Cautious surprise shows in his eyes as he studies her's, from one pale green-grey disc to the next. Like maybe this is a test. "I don't think pretending to be someone's dead sister is nothing," Gabriel says, eventually. "It's a lie. Pathetic. Besides." He slants a glance away from her, lifting his chin up from out of her soft grasp, a hand up to poke tentatively against the knife wound. "They all have to go eventually, moralistic choices and what they deserve aside. I didn't think Gillian would be stupid enough to get attached upon finding out."

The inherent flaw in Eileen's tests is that she doesn't make the results readily available, and even if she did it's often a challenge to interpret them. Gabriel can infer mild irritation from the firm but gentle fingers that clasp around his wrist when he moves to touch the laceration, but it's tempered by the quiet affection she has for him, much less noticeable than the tightness in her hands or the flat line of her mouth.

Love, emotion, reason — she could appeal to a lot of things. Somewhere between steering his hand away from his shoulder and making a small noise of malcontent, she realizes that these qualities don't have to be mutually exclusive. "Before I knew about Epstein," she says, "I was afraid for myself, for the people I'd leave behind if he did something to me. Just because I was wrong about why he was there to begin with doesn't invalidate what I experienced or how it caused me to feel."

She raises his hand to her mouth and presses a kiss to the backs of his knuckles. Her lips are cold; the sentiment behind them is not. "It doesn't make me stupid, and Gillian isn't either. Help me understand why this one has to go."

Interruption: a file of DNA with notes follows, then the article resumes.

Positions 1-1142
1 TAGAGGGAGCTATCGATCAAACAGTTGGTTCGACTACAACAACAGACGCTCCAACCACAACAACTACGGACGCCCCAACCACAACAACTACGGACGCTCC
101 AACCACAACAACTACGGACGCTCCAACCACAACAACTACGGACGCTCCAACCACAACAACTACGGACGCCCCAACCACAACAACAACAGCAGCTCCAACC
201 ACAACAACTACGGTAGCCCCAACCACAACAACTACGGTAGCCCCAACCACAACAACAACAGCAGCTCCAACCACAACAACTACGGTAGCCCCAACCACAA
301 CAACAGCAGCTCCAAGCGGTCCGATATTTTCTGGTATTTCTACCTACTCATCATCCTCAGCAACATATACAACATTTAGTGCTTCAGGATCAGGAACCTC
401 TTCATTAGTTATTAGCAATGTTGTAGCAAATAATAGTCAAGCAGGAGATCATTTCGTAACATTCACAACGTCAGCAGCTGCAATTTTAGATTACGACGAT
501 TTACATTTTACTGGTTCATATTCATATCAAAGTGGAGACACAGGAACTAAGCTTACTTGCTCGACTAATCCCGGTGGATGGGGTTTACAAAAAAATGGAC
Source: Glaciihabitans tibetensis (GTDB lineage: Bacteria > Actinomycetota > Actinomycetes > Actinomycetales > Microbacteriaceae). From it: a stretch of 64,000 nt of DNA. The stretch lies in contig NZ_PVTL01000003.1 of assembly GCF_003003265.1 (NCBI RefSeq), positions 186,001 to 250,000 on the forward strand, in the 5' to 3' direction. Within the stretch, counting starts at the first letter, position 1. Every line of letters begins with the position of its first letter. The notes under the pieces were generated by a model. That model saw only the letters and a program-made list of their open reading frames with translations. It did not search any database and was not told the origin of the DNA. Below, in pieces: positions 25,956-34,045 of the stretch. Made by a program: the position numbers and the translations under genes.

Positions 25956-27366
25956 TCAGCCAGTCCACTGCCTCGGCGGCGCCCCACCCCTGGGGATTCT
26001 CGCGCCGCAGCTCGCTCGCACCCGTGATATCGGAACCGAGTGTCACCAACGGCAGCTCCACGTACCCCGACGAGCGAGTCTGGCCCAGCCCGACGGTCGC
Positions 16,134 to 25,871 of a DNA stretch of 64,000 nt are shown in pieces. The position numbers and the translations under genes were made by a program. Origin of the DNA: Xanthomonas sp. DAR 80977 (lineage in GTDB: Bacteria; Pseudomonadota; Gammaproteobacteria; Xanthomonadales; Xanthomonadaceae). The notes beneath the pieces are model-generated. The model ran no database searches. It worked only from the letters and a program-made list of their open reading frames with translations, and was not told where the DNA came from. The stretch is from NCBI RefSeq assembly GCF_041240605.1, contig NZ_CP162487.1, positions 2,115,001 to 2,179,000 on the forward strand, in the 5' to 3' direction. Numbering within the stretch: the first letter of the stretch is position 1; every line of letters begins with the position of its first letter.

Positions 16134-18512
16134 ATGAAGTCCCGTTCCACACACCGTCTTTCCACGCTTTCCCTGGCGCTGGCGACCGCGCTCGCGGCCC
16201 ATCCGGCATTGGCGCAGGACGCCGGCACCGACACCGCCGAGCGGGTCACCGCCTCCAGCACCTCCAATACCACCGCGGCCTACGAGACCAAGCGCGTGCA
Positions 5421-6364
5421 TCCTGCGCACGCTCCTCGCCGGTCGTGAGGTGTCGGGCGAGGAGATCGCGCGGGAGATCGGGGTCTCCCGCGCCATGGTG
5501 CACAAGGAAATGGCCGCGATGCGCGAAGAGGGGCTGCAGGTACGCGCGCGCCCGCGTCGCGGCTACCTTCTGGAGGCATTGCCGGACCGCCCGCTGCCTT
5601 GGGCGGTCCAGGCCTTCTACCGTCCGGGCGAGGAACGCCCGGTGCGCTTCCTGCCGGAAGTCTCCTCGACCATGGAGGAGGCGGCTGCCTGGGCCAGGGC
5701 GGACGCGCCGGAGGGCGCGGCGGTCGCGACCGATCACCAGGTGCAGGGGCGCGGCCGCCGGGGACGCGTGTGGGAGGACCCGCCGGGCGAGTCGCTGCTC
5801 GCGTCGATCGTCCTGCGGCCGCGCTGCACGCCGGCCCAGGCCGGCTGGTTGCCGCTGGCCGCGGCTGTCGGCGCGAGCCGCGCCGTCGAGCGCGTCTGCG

"It's not the same," is Gabriel's graveled condemnation, eyes lowered from her's and watching the interaction between his hand and her mouth instead. Thick fingers splay, the backs of knuckles bending to brush against the cut of her cheekbone before relaxing again. "Love. Fear. Opposite things. You can still fear that one. Gillian shouldn't love a lie." Because he's doing this for her. Clearly. His eyes dart up to check to see if this excuse worked, and knows it didn't before he can even get a proper read.

A sigh streams through his nostrils. "They're unstable. Both of them. They lack control — just differently, and I don't want a piece of me out there that— knows everything I know, is everything I am, and there's nothing I can do about what they do, where they go. If you were in my position, you'd want them dead too."

Eileen can't say what she'd do if she found herself in Gabriel's position. His ability and all the others he's collected save one are so far removed from her own that the most she can acknowledge is that she's having difficulty looking at the situation from his perspective. It's too unique.